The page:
Pa­cific Gas & Elec­tric said it could black out cus­tomers start­ing Sunday in 38 coun­ties to pre­vent the chance of spark­ing wild­fires as bone- dry, windy weather re­turns to the re­gion. In the San Fran­cisco Bay Area, cus­tomers in ev­ery county ex­cept for San Fran­cisco could see their power shut off.

The safety shut­offs were ex­pected to be­gin as early as Sunday morn­ing and last into Tues­day, af­fect­ing 466,000 homes and busi­nesses, or more than 1 mil­lion res­i­dents, as­sum­ing between two and three peo­ple per home or business cus­tomer.

Death penalty sought for Peter­son:

Cal­i­for­nia pros­e­cu­tors have said they again will seek the death penalty for Scott Peter­son even as a county judge con­sid­ers throw­ing out his con­vic­tion for mur­der­ing his preg­nant wife, Laci Peter­son, be­cause of ju­ror mis­con­duct dur­ing a 2005 trial that riv­eted the na­tion.

Stanis­laus County As­sis­tant District At­tor­ney Dave Har­ris an­nounced that it is pros­e­cu­tors’ in­ten­tion to retry the penalty phase of the case, spokesman John Goold said af­ter a court hear­ing. He said pros­e­cu­tors oth­er­wise won’t com­ment or dis­cuss the de­ci­sion.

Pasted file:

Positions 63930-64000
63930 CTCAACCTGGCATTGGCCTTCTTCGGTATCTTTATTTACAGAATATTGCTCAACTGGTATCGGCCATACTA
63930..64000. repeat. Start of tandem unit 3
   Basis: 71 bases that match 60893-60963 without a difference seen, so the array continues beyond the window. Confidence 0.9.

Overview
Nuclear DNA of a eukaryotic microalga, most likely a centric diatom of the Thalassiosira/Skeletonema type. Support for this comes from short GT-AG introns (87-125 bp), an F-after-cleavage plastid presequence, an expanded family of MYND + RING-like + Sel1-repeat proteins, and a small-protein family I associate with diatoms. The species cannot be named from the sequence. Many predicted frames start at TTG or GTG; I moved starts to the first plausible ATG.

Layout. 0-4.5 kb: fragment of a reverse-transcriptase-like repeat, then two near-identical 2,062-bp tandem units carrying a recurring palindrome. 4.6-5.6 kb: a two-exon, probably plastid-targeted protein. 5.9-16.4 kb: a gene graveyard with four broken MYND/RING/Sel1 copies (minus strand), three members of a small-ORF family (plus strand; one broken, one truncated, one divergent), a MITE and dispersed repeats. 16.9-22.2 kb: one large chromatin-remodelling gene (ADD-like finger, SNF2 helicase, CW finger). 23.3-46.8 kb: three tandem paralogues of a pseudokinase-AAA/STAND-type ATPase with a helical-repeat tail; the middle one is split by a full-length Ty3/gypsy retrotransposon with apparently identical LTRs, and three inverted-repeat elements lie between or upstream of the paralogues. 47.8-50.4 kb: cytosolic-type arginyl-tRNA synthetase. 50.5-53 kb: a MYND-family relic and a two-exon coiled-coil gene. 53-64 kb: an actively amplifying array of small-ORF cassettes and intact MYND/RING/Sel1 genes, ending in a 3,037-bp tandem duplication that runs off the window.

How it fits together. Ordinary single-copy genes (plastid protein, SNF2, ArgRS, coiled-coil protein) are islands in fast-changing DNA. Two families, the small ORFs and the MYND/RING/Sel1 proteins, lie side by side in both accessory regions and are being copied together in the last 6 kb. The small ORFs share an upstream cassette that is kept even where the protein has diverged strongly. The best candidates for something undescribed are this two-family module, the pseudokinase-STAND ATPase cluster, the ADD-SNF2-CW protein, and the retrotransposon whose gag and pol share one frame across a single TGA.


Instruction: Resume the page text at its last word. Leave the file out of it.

France re­calls en­voy:

France re­called its am­bas­sador to Turkey for con­sul­ta­tions af­ter Turk­ish Pres­i­dent Re­cep Tayyip Er­do­gan said Pres­i­dent Em­manuel Macron needed men­tal health treat­ment and made other com­ments that the French gov­ern­ment de­scribed as un­ac­cept­ably rude.

Er­do­gan ques­tioned his French coun­ter­part’s men­tal con­di­tion while crit­i­ciz­ing Macron’s at­ti­tude to­ward Is­lam and Mus­lims. His re­marks at a lo­cal party congress were an ap­par­ent re­sponse to state­ments Macron made this month about prob­lems cre­ated by rad­i­cal Mus­lims in France who prac­tice what the French leader termed “Is­lamist sep­a­ratism.”